Saturday, 8 February 2014

Floods and Photography: telling all the truth

We have seen some unforgettable images of water in recent weeks. Water lying still and serene across half of Somerset; water hurling itself against the railway line at Dawlish; water unleashed from sagging rain clouds collapsing under their own weight. There is a kind of beauty in these sights, and our best photographers have not been slow to capture it.

What we know, however, is that this terrible beauty often belongs to the bystander, the observer who is lucky enough to be able to view it from afar. Not necessarily physically afar: it’s possible that the photographers who captured those extraordinary waves rearing up to the sky were at risk themselves. But some of these images seem to come from an emotional distance where the camera is uninvolved and safe, positioned on higher ground, so to speak, where it won’t get wet. And we who admire them are at risk of looking at them in the same way, seduced by what seems wonderfully fascinating and strange.

The truth of course is more ugly. I am guessing, but when your home or land has been under several feet of water for weeks on end, when you cannot get in or out of your village, when your crops are destroyed and your animals have to be transported far away, when everything you have worked for is ruined, when raw sewage is floating through your house, when you are old or sick or alone or just very afraid, there is nothing beautiful about this watery world. It is dirty, polluting and cruel. The camera does not easily go into these forlorn despoiled places other than to document them and thereby objectifying them, a pornography of disaster. It sells newspapers and draws us like a magnet to our screens. But it may not always help us to capture the merciless way life has been wrenched out of its normality. It may not stimulate our imaginations so that we begin to view dire events with real empathy.

The best photographers understand this. They take risks by getting involved, and their legacy is war photography, disaster photography or street photography that moves us not just for its artistry and technique but also for its honesty. The trouble is, photography also risks beautifying what it sees. This is fine (or is it?) if your subject matter is an idyllic landscape or building radiant in the sunlight. You crop out anything that compromises the vision, clone-stamp blemishes, adjust the colour saturation, and create a paradise. Even the violence of nature is susceptible to this treatment. Those sunsets over the Somerset Levels look gorgeous. Of course, photography didn’t invent this beguiling way of seeing nature. Painters in both the classical and romantic traditions did it freely, and photography has been heavily influenced by it.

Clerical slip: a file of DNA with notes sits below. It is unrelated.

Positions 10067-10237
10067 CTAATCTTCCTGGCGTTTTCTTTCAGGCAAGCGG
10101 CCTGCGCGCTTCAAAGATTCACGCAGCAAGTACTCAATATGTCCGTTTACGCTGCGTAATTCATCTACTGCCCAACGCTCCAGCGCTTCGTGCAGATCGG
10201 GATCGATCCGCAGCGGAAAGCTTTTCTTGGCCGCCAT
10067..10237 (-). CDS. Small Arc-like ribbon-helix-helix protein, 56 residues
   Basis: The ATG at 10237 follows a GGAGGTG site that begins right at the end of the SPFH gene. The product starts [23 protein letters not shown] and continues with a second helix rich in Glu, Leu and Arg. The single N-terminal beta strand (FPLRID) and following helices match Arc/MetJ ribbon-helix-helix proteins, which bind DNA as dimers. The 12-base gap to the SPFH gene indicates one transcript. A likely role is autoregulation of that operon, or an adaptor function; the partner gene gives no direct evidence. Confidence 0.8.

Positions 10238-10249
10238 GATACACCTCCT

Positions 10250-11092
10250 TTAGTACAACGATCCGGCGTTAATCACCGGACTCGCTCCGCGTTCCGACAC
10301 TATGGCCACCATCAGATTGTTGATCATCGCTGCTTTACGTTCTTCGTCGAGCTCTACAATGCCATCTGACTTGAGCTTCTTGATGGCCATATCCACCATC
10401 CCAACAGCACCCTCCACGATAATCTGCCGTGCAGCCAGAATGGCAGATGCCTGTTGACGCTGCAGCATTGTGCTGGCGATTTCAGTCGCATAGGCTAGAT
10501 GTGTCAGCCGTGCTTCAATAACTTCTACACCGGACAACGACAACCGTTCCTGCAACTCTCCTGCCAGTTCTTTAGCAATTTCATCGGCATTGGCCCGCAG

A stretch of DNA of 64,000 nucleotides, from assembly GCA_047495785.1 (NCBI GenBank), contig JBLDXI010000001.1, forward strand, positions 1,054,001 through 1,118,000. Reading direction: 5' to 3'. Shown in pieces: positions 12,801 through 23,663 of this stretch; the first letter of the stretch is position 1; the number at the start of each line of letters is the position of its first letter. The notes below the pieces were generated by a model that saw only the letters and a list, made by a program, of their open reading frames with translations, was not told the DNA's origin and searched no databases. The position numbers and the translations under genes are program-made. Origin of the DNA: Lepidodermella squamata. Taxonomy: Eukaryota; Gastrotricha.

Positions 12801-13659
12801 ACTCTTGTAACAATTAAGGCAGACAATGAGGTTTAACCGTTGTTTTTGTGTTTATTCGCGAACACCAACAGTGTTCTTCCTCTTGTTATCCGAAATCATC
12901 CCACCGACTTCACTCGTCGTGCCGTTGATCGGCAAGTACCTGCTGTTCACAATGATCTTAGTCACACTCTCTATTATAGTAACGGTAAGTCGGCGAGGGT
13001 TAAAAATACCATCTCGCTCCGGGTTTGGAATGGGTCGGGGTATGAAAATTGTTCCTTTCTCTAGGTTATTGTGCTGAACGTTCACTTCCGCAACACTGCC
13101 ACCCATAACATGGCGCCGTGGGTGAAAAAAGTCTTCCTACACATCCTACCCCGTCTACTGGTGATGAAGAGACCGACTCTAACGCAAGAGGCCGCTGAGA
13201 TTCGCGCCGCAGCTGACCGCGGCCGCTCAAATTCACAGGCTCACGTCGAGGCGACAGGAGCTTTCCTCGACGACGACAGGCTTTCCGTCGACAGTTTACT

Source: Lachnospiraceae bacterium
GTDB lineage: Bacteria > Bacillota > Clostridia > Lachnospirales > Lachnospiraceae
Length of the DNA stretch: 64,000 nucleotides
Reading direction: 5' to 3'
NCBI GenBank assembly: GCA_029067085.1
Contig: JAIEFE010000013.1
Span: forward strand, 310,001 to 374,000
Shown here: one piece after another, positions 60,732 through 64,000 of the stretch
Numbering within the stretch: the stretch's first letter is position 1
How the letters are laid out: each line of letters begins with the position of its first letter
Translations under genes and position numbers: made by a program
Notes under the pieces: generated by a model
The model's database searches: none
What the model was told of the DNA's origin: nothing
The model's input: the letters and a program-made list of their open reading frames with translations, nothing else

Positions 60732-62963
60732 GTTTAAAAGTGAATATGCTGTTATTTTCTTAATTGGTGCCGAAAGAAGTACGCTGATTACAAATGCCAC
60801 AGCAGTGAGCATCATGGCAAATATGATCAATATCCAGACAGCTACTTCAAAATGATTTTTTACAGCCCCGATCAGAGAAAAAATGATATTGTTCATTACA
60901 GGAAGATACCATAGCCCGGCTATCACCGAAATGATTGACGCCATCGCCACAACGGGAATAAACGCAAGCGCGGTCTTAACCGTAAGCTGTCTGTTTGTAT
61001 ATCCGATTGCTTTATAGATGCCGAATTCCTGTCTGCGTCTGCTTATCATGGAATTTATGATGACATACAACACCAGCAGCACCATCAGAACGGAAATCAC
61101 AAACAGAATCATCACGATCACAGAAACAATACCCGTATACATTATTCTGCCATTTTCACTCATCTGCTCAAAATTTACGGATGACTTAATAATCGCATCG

We thought water was our friend: life-giving, cleansing and refreshing. But we have seen the shadow side of water, its capacity to despoil and threaten with a relentlessness that is without mercy. It can be the quiet relentlessness of rivers slowly rising up to the bank top, of water creeping silently beneath floorboards and front doors and French windows. It can be the furious relentlessness of the whole gale from the south shattering puny defences and driving seas inland where they have no right to be. Like the Hebrew psalmist complaining that ‘the waters have come up even to my neck’, victims must feel helpless against its power. How is that to be conveyed in images that can make a difference to how we respond?

Perhaps still photography has to admit its limitations. The photographer is not usually the one who is dealing with a crisis, and this at once makes a difference to how it is seen and responded to. I recognise that the same is true of much of the commentary, like this blog. But when a voice speaks directly out of the waters themselves, it is vivid and authentic. Reading some of the tweets that have come out of south west England in recent days has touched me*. I don’t know how anyone has the time let alone the will to write even 140 characters. But these first-hand accounts of what it feels like to be flooded are compelling not simply because of events themselves, but their effect on the men, women and children caught up in them. These are our fellow-citizens who are suffering. We should be in solidarity, not bystanders but friends who weep with those who weep and do what we can to help.

We need to remember this when we are dazzled by a great photograph. It may not tell all of the truth.

* For example, @SouthWestFarm. Farming couple living and working on a farm surrounded by vast amounts of water in the heart of the Levels. Please support our ongoing battle to #dredgetherivers. Somerset.